Yes, big-box retailers Home Depot and Wal-Mart posted second-quarter profits yesterday that beat analyst expectations, and both boosted their full-year guidance slightly. But their results suggest consumers are holding back making big purchases and not even steep price-cuts are luring customers into opening their wallets.
At Home Depot, the company raised its earnings guidance for the year but lowered its sales forecast, as the largest home improvement retailer expects customers to put off big projects until the economy and customer confidence improves. The best-performing categories were lumber, electrical, lighting, plumbing, paint and hardware.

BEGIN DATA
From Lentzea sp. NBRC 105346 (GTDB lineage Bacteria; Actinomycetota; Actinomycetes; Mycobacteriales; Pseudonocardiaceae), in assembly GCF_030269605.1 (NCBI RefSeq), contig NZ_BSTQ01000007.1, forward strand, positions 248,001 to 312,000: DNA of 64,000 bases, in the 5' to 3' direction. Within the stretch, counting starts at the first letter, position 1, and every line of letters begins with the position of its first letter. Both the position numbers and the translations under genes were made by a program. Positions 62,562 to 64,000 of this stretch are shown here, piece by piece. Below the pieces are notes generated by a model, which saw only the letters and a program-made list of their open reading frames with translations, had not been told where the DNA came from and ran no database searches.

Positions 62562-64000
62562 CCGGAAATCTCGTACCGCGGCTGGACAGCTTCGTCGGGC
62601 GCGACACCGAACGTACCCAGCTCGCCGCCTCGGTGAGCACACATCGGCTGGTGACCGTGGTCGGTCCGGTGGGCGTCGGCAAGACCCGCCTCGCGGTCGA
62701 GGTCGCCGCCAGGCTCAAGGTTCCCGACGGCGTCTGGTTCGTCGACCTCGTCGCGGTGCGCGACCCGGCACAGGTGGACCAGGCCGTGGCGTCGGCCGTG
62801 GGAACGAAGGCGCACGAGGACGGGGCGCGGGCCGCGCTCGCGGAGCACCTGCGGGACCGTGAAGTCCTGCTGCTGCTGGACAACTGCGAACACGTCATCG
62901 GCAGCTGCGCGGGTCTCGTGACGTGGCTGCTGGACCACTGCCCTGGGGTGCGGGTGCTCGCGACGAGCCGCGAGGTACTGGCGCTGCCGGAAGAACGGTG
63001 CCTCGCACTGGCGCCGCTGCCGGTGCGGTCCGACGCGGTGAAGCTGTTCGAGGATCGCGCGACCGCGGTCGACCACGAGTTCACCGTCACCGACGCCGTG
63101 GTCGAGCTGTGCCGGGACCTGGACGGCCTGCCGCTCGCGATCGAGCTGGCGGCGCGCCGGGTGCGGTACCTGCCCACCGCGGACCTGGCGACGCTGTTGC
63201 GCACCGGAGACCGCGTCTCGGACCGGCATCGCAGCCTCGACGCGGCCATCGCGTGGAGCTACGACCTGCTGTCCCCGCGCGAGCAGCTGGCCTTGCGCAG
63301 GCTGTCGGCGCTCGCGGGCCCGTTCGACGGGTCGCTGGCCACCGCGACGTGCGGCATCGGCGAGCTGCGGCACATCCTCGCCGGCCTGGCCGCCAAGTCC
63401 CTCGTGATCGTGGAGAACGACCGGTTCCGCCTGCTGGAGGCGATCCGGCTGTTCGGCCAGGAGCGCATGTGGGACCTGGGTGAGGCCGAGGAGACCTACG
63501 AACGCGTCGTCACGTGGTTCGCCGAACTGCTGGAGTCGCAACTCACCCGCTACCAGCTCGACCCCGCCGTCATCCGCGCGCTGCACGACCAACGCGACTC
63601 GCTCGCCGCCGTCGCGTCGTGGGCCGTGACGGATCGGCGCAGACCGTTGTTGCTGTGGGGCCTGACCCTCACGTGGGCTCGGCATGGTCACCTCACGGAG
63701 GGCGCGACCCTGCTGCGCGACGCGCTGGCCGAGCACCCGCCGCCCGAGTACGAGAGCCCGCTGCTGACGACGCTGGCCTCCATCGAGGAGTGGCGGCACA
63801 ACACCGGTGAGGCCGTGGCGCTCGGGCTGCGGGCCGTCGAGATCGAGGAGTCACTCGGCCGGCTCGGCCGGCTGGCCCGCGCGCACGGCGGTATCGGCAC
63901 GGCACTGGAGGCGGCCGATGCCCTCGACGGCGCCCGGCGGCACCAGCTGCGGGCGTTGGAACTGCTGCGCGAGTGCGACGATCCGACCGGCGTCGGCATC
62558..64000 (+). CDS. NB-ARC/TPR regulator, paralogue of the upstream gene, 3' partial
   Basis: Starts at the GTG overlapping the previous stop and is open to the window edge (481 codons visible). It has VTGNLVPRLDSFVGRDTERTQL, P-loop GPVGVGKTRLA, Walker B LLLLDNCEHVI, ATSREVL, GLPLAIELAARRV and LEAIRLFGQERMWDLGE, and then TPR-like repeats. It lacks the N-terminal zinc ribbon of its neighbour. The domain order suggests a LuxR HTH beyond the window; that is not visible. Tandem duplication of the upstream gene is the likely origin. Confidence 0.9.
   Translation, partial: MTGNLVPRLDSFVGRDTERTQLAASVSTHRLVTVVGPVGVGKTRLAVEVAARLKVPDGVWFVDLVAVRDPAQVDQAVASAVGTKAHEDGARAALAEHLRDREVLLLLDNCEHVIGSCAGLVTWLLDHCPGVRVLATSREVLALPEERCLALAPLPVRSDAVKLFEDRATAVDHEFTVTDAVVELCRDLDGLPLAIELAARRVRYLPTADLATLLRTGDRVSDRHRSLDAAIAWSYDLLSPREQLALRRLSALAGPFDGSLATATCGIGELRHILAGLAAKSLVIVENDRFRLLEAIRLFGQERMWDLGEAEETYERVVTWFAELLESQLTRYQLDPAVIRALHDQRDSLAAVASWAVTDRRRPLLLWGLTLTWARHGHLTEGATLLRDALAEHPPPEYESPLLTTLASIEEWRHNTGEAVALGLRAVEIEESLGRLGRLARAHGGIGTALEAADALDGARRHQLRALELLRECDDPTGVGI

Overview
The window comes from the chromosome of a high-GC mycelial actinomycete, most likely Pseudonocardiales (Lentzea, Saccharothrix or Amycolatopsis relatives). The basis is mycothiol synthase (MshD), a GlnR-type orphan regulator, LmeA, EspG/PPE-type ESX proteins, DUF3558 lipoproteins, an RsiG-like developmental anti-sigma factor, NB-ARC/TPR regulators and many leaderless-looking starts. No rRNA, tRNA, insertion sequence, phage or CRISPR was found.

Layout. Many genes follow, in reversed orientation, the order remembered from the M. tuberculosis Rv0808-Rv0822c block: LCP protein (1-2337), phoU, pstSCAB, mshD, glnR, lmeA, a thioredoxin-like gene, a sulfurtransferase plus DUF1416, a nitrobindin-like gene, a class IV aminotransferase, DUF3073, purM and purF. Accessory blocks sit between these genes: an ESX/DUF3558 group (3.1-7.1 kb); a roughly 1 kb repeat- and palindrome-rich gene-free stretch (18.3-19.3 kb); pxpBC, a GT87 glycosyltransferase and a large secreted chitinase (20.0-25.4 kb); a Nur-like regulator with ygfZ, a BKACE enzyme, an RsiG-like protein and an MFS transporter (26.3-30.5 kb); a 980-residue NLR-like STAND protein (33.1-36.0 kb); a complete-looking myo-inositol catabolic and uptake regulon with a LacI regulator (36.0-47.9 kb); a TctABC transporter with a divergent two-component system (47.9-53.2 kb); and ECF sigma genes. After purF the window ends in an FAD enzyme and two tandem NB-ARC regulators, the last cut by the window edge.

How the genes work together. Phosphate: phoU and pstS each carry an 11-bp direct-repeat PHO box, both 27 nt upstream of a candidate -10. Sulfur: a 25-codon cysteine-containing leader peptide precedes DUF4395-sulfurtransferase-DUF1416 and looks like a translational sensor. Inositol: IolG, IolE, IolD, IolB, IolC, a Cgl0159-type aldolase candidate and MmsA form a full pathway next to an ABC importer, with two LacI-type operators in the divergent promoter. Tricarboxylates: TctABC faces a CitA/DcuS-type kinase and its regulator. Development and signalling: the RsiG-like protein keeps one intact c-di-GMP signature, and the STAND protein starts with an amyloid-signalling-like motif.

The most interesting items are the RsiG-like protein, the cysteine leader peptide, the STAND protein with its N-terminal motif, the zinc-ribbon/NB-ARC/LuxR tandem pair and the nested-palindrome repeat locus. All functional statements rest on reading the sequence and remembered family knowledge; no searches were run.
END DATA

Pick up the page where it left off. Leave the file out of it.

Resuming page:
Wal-Mart admitted its strategy of aggressive discounts is not working as well as it had hoped for, and its sales at stores open at least a year in the United States, or same-store sales, fell for the fifth consecutive quarter. Even worse news for Wal-Mart, its data suggest that customers spent money on essentials as soon as they received their paychecks, and stopped as soon as their wallets were empty, which didn't take long.
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